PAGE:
COURT RULES AGAINST INSURANCE EXEC IN NONSOLICITATION DISPUTE

A lawsuit involving a top Hawaii executive who resigned from an insurance company and took former clients and employees with him to a rival firm has business people talking about loyalty, relationships and professional obligations.

The case is Marsh USA Inc. and Marsh & McLennan Companies v. Chad W. Karasaki. Chad Karasaki, left Marsh’s Honolulu office in mid-March to become CEO of competitor, Aon Risk Service in Honolulu. The following month, Aon announced it hired four new employees, all vice presidents and senior vice presidents from Marsh’s Hawaii office. Marsh sued Karasaki, a 22-year employee, for violating a nonsolicitation agreement.

Nonsolicitation agreements can prevent departing employees from taking fellow workers to a new job or is sometimes used as a form of noncompete and prohibit the departing employee from “soliciting” his previous employers’ clients and customers.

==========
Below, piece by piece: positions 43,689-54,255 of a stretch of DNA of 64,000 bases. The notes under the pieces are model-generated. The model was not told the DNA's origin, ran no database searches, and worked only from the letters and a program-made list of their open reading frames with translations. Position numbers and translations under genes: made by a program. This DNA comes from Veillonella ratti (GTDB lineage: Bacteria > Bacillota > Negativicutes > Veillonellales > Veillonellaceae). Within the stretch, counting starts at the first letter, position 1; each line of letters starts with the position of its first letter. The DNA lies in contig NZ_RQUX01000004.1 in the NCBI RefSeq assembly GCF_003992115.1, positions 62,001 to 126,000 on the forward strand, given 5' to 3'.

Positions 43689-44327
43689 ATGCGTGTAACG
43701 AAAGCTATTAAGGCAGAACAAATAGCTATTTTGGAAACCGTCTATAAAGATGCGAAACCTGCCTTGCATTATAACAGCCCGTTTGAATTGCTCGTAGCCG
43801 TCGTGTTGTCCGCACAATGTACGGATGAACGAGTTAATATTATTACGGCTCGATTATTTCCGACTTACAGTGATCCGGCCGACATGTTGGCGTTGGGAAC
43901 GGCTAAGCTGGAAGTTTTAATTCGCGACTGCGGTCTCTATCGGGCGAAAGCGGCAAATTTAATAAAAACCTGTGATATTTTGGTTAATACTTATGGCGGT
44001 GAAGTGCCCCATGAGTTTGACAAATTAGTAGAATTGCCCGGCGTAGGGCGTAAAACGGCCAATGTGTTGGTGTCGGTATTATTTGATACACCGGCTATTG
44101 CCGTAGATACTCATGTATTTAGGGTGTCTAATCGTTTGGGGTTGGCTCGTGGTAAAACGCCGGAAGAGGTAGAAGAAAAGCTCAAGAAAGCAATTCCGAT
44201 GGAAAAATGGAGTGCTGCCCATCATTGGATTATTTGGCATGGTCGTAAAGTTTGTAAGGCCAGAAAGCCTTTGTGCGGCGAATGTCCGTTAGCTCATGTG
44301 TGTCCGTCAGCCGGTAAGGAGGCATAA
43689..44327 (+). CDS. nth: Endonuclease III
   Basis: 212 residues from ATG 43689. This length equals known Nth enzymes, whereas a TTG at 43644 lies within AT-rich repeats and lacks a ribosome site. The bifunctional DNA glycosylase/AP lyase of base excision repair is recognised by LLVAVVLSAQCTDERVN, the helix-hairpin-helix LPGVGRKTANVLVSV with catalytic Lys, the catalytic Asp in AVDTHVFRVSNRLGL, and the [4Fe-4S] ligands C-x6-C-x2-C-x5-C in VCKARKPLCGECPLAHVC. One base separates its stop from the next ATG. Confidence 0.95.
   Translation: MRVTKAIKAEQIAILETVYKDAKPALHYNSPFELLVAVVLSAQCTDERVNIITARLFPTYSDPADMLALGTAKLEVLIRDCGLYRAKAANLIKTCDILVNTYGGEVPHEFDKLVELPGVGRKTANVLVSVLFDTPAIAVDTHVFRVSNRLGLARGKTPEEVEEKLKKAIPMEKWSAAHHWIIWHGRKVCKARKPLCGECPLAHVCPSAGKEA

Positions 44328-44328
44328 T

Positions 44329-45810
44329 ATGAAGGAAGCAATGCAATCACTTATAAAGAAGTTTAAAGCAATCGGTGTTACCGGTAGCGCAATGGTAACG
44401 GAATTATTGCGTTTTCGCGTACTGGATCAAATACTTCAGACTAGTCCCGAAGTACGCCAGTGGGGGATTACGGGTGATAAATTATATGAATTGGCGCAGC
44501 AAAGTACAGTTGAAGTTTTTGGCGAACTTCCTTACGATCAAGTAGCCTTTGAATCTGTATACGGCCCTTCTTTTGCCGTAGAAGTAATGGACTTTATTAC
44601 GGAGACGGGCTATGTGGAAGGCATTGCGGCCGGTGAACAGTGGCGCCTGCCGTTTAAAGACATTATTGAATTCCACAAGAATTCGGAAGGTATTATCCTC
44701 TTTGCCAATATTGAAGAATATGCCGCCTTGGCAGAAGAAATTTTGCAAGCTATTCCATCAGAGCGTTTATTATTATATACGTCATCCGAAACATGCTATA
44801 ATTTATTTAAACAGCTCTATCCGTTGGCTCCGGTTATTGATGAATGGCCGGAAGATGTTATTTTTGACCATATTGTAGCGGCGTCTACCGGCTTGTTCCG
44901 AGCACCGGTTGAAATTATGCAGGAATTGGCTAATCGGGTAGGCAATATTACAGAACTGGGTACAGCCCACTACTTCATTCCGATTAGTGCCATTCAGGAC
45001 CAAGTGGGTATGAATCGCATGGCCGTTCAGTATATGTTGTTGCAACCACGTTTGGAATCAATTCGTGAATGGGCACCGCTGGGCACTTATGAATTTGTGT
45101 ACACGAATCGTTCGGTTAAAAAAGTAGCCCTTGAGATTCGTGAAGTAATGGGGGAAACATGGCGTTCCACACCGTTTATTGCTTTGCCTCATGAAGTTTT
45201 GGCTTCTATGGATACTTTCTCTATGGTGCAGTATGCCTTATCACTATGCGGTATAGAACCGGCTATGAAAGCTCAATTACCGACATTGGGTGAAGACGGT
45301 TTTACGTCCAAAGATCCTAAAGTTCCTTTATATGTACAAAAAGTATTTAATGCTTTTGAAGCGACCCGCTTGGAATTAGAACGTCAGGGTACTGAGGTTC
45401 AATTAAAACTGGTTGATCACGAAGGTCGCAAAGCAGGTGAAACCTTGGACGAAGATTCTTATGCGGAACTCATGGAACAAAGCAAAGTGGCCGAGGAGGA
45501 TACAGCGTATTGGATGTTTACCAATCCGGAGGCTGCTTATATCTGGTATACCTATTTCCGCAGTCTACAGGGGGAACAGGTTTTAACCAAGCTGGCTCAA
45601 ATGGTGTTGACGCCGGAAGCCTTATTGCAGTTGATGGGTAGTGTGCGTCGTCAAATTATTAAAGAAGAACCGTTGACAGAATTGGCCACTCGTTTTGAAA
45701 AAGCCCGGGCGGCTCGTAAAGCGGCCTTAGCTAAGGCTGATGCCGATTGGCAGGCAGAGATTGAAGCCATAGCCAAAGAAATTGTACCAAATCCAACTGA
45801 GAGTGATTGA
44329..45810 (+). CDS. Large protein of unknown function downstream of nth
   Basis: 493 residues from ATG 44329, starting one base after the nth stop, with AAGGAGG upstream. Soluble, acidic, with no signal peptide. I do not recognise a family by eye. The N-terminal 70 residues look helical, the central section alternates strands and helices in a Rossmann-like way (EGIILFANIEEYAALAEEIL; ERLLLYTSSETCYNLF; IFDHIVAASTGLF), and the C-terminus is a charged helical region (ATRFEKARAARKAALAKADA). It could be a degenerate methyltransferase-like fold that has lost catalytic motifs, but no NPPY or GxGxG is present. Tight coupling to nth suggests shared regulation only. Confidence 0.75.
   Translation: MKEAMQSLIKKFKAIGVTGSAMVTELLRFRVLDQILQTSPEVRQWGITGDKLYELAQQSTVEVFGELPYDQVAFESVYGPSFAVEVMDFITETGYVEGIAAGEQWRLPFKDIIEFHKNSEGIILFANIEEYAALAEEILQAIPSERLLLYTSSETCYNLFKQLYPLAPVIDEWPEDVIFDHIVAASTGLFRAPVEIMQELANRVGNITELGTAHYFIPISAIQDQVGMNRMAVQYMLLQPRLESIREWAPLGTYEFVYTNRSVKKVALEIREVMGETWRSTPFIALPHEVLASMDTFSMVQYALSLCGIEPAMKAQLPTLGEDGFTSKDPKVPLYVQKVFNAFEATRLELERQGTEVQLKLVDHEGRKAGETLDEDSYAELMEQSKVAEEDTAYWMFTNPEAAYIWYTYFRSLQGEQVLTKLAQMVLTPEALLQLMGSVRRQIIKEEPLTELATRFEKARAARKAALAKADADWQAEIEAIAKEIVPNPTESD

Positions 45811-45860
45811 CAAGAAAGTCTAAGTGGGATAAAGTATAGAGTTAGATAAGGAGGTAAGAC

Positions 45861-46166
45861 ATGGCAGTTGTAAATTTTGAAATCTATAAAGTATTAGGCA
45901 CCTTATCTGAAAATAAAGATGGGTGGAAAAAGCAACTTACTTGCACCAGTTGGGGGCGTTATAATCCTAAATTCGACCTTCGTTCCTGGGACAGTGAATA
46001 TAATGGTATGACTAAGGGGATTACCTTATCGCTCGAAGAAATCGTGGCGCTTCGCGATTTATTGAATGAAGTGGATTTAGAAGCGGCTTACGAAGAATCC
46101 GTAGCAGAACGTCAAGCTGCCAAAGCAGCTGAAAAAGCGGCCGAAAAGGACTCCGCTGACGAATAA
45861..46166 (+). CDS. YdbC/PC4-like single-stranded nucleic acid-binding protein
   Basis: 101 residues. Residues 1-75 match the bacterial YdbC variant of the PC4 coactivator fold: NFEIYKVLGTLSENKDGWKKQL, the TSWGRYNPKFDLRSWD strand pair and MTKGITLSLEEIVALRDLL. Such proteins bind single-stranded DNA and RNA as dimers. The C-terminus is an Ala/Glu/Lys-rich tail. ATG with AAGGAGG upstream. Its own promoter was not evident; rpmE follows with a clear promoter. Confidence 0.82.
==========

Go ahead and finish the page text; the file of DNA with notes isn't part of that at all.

In this case, Marsh was awarded a preliminary injunction against Karasaki that barred him from either soliciting or working on behalf of Marsh clients or potential Marsh clients, and from recruiting Marsh employees.

My Take: Negotiate these agreements on the “front-end” before you take that new job!

Dan Frith

Dan Frith

Dan Frith has over 25 years of experience representing individuals and families in cases of medical malpractice throughout Virginia. He has been named "Best Medical Malpractice Attorney" by Roanoker Magazine and is a member of the Million Dollar Advocates Forum. To speak with Dan, contact him by email at dfrith@frithlawfirm.com.